Before Adobe Lightroom, photographic manipulation was very limited. Photographers only had a handful of possibilities to manipulate an image during its printing. The use of cropping, multi-grade filters and a few other techniques were available. Dodging and burning were the only things that could be done after the negative was processed.
The digital world needed more control over images. More exact colour management and strong dominance over lighting became important. This need gave birth to photographic manipulation software package.
Taking stunning images is one aspect of being a photographer. You also have control over what happens to the pictures and what it will be used for. Post-processing can sometimes be more important than taking the original photograph, depending on what that image will be used for.
Choosing the right software can be troublesome as there are so many options to choose from. The most popular software package is Adobe Photoshop Lightroom. It’s almost the industry standard for photographers. It is also one of the easiest to learn and navigate, making it accessible to everyone.
The other Adobe product that you might know more about is Adobe Photoshop. This program is bigger and stronger than its younger sibling. They share similarities, but where they differ is the reason you might use one over the other.
Don’t feel pressured to choose only one. Some photographers use Lightroom and Photoshop in succession for more intensive manipulation techniques.
What is Adobe Lightroom?
Lightroom is a RAW converter. When you add images, it manages the file type silently, in the background. When you use other software, you might have to use another program to edit and convert. If you would like more information about raw and JPEG file types, see this article.
Adobe has built one of the most popular post-processing programs for photographers. This is where most photographers start their journey of working on their images. With this program, you can do anything as it is versatile and simple to use.
You can work on projects from start to finish. Lightroom has a no-nonsense interface that allows you to organise, process your images, print them and even share. All from one place. In the latest version, you can even create books from your photographs. You can also use a virtual map for geotagging images.
This program focuses on speed when working with hundreds, if not thousands of images. The program acts as a library, with easily accessible folders that you can organise how you wish. Simple clicks allow you to process an image and then copy and paste those settings over many images.
The best feature is that all the tweaking while editing is non-destructive. This allows all the settings and adjustments to be reset, taking you back to the original image whenever you want.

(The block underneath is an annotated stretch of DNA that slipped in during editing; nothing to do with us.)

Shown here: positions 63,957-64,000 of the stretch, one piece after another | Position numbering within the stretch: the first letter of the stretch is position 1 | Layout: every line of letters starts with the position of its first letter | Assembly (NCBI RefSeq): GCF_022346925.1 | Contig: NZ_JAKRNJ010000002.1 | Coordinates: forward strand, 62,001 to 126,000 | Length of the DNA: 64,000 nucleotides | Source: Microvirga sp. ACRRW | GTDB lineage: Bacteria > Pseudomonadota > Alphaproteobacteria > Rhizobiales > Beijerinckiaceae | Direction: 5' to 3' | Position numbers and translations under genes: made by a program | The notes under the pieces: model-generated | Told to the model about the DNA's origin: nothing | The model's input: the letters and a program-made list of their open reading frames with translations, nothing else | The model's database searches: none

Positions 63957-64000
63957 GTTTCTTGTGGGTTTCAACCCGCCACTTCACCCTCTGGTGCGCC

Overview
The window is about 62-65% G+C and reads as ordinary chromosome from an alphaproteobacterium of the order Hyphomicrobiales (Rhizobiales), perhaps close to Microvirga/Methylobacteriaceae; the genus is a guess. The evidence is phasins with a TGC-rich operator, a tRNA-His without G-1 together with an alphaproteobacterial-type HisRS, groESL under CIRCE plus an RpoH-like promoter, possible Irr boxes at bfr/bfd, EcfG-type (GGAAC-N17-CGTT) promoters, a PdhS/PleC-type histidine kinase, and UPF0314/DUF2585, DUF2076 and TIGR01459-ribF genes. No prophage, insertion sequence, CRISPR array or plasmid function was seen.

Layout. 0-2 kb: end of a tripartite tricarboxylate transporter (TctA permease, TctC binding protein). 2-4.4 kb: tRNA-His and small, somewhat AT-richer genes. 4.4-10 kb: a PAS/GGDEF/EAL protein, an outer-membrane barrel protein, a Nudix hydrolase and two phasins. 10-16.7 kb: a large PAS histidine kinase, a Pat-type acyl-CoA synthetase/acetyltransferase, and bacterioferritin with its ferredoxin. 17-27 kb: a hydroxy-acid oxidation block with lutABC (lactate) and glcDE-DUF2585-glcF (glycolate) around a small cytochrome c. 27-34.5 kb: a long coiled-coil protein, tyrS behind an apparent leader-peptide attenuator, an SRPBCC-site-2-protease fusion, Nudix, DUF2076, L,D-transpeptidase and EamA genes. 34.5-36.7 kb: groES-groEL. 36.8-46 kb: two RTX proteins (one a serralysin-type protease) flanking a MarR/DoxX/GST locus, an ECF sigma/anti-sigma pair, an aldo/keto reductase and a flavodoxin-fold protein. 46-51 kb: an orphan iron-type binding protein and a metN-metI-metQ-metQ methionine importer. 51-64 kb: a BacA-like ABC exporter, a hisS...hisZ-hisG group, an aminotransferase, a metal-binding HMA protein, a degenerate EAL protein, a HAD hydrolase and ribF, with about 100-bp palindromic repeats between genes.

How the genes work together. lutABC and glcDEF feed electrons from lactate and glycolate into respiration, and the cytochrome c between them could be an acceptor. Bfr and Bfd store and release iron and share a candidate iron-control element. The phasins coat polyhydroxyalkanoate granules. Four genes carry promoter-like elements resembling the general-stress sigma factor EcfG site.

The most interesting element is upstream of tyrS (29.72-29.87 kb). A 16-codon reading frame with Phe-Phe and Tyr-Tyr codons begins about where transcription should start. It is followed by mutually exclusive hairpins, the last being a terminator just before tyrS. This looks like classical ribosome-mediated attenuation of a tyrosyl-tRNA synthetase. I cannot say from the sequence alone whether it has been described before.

All these great features make Lightroom the most popular software package for photographers.
Who is Lightroom for?
Lightroom is a professional tool for photographers. Most of the adjustments you would want to apply to an image are all here, in one easy to use, no-nonsense package. It would also suit people who take a lot of images, be them photographs of your pets or a street documentary project.
Aspiring photographers would get a lot out of this software due to the control it gives you. There is a learning curve at the beginning, but this dips fast and is well worth the patience. Lightroom supports images in all kinds of formats: TIFF, DNG and JPEG, but also CR2 and NEF which are RAW file types of Canon and Nikon.
Those who would gain the most are photographers who capture and need to process a lot of raw or JPEG images quickly. Here is a great article on how to use Adobe Lightroom’s Develop Module.
Comparing to Photoshop
Adobe is great for making software packages to help the workflow of those in creative fields. There are two other programs that Adobe created for photographers, Photoshop and Photoshop Elements. Lightroom differs somewhat from its siblings, but the basic goal is the same. Processing photographs to produce stunning results.
All three are similar in many ways. Photoshop can manage RAW files but through a converter called Camera Raw. It only lets you process one RAW image at a time through this initial step.
All three are very flexible in what they can offer the photographer in photo editing. Yet, Photoshop can become very confusing due to having too many features and tools. The learning curve for this program is very steep. This is due to Photoshop not only being available for photography, but for all kinds of graphical editing.
Furthermore, Photoshop lacks all kinds of organisation and only lets you work on one image at a time. It edits those images in a destructive manner and becomes slow due to the huge amount of processing power.
The strongest contender against Lightroom would be Capture One by Phase One. They too have a software package that allows organisation and photographic manipulation. But they focus on a better colour management system than Adobe. When it comes to price, however, they fall short, costing twice as much as Lightroom per month.
Lightroom is the go-to photography processing program, and it’s easy to see why it is the most popular choice. It is very accessible as you get to organise everything within the program itself.
All the editing tools are presented well and easy to use. If you can’t do everything you want with Lightroom, you could still export your photos to Photoshop easily and continue there. Together they are a formidable force, but even on its own, Lightroom is more than enough for many photographers.
A note from Josh, ExpertPhotography's Photographer-In-Chief:
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